Soul

What Is Soul Food? – What’s The Difference Between Soul And Southern Food?

Trying to differentiate soul food from Southern food shouldn’t be complicated. While not all Southern food is considered soul food, all soul food is definitely Southern.

Soul food is an ethnic cuisine traditionally prepared and eaten by African-Americans in the Southern United States. The expression “soul food” originated in the mid-1960s, when “soul” was a common word used to describe African-American culture. At its core, soul food is basic, down-home cooking that’s been passed down through many generations, with its roots in the rural South.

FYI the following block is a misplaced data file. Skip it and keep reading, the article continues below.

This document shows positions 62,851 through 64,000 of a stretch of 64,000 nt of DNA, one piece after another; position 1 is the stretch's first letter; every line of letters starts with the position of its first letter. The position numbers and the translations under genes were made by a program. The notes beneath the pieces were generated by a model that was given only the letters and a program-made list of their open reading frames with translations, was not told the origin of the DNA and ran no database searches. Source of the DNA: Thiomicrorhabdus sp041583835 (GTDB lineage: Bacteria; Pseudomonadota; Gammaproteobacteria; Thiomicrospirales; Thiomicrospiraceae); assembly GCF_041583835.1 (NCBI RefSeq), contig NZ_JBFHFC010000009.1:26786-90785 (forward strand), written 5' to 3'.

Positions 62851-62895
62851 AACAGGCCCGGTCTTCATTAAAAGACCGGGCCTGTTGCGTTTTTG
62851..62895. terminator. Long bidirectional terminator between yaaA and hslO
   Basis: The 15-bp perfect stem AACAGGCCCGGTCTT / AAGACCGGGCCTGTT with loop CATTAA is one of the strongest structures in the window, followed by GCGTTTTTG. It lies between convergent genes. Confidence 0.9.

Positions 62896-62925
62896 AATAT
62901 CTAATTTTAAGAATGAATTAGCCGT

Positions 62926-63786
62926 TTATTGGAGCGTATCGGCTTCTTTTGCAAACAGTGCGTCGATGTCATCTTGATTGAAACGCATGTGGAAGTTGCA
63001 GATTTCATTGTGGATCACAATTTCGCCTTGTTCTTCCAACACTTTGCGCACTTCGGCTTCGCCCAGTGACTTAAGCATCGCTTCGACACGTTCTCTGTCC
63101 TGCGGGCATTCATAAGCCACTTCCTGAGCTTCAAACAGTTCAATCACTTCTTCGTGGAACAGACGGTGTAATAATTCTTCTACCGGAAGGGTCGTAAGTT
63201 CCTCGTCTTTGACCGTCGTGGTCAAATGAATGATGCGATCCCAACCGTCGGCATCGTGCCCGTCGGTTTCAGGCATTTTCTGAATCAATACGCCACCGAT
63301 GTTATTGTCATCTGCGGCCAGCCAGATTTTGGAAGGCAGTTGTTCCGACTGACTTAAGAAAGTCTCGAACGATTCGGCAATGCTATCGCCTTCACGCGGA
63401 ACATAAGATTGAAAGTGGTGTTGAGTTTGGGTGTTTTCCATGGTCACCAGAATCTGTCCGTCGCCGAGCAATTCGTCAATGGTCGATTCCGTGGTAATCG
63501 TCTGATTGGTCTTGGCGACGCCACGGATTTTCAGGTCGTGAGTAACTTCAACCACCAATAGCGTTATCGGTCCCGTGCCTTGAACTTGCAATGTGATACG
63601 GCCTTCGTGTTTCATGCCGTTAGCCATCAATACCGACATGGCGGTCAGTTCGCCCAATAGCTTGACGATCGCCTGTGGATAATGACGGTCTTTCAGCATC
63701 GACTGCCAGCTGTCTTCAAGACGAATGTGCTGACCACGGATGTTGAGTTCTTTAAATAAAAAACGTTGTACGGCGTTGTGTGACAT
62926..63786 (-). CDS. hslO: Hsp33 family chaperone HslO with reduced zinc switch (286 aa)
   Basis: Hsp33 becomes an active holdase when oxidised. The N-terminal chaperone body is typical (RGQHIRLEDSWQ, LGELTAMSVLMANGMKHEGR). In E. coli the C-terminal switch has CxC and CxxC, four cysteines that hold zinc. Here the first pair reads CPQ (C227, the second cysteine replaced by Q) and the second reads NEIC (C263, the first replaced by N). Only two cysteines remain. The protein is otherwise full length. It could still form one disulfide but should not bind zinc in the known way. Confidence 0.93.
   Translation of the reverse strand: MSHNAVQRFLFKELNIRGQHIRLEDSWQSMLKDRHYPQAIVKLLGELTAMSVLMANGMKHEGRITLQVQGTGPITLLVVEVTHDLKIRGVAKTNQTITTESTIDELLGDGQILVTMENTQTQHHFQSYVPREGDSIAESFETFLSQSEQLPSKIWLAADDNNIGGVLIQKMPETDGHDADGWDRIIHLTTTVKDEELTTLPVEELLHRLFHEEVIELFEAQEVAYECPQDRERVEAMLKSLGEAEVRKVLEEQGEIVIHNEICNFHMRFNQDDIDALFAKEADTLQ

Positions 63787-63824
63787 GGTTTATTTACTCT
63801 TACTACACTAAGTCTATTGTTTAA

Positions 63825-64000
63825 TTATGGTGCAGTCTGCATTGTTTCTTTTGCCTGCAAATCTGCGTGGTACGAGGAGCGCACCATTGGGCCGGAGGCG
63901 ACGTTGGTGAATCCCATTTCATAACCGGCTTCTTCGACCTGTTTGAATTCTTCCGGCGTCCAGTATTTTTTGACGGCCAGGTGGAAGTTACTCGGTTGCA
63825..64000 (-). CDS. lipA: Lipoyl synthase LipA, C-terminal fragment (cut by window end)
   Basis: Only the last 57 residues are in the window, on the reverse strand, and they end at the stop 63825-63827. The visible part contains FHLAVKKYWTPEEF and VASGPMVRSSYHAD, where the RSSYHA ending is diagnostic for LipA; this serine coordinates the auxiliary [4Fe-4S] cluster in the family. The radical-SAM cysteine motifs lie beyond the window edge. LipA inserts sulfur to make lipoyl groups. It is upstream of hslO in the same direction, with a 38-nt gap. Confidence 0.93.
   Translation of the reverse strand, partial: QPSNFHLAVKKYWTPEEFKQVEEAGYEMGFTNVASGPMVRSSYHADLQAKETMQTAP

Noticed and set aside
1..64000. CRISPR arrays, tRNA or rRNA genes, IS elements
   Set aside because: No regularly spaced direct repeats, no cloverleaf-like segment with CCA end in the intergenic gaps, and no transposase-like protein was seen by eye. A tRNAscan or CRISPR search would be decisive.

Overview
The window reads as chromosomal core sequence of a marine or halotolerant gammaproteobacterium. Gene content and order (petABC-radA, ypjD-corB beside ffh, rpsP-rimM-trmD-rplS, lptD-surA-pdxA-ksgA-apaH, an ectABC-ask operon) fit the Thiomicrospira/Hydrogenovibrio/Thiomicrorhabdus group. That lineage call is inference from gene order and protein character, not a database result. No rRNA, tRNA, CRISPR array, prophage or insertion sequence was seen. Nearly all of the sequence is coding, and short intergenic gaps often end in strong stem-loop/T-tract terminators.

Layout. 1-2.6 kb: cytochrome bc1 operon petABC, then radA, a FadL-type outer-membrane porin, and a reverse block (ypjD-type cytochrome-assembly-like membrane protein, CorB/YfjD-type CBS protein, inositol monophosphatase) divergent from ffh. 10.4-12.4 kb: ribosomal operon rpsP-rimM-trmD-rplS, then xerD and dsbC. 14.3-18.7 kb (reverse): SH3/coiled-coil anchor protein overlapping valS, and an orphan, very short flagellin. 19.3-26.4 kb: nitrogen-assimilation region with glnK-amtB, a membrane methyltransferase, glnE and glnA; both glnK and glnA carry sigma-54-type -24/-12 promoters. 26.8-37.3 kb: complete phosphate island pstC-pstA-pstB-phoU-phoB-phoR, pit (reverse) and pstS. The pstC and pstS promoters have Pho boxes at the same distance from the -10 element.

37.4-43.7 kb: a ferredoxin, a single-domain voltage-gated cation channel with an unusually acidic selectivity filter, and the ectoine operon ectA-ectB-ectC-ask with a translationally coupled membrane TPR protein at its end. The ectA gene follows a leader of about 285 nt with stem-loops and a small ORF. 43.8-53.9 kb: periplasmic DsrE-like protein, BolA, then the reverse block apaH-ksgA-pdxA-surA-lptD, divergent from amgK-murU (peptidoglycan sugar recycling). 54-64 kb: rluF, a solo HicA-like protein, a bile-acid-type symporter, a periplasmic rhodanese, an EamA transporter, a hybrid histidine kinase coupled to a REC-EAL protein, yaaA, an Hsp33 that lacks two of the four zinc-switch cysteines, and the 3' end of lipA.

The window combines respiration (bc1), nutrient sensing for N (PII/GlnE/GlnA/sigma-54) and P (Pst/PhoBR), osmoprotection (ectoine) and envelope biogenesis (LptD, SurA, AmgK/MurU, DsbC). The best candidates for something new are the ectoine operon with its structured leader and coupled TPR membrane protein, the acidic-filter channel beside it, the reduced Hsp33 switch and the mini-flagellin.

The staples of soul food cooking are beans, greens, cornmeal (used in cornbread, hush puppies, johnnycakes, and as a coating for fried fish), and pork. Pork has been almost limitless in a number of uses in soul food, from seasoning vegetables and stews to dehydrating and pickling staples like pork rinds and pig feet and ears. (Of course, my smoked meat of choice is turkey—and

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